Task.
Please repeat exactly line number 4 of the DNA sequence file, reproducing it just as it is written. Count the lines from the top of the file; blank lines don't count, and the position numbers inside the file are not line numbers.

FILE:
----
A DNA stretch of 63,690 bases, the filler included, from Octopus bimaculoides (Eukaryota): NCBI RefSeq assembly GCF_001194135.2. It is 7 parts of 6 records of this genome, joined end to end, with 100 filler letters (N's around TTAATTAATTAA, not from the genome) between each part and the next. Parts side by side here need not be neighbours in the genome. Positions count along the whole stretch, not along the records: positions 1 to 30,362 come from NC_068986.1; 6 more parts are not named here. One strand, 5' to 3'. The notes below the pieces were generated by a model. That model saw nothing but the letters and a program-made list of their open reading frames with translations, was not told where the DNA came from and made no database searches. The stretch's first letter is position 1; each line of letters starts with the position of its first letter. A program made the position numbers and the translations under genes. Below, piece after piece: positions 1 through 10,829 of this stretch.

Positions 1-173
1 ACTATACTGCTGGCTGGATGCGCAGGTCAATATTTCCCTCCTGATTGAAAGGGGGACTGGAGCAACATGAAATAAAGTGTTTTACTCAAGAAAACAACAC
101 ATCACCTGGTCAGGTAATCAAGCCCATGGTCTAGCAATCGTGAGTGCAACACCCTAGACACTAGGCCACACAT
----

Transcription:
101 ATCACCTGGTCAGGTAATCAAGCCCATGGTCTAGCAATCGTGAGTGCAACACCCTAGACACTAGGCCACACAT